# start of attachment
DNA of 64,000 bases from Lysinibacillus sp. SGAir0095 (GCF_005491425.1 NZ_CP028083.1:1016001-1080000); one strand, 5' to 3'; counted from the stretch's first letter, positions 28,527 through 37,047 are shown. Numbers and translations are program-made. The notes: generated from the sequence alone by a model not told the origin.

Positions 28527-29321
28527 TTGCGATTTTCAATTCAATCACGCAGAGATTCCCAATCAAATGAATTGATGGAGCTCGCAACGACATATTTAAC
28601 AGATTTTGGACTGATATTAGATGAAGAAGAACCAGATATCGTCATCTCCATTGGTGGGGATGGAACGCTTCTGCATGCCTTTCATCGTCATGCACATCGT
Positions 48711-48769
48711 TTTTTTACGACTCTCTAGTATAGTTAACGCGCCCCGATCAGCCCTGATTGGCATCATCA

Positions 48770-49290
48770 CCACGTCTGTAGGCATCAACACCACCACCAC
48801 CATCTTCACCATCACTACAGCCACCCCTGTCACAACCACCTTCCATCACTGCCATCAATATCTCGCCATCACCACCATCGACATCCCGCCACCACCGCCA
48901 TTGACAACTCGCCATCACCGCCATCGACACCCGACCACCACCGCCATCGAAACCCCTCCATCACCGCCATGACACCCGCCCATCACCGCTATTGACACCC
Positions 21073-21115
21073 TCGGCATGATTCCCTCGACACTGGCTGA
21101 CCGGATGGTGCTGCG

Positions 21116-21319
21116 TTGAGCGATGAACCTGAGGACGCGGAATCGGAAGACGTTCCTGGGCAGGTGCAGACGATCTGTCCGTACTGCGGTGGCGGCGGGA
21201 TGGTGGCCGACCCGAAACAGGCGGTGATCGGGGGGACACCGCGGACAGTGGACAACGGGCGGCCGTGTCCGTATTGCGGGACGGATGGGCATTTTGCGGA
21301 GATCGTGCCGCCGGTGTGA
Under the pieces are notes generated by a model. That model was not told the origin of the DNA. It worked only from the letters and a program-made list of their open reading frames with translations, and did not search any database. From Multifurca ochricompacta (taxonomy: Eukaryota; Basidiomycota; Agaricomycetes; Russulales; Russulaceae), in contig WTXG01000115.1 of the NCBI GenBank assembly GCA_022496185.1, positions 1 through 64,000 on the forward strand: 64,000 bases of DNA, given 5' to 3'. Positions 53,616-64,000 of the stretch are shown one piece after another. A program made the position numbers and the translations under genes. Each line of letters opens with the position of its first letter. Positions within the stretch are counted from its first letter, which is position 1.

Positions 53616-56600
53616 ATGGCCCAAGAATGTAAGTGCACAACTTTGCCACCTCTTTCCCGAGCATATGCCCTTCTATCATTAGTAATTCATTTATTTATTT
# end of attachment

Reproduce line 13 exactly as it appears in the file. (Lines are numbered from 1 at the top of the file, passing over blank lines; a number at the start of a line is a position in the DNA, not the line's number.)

21101 CCGGATGGTGCTGCG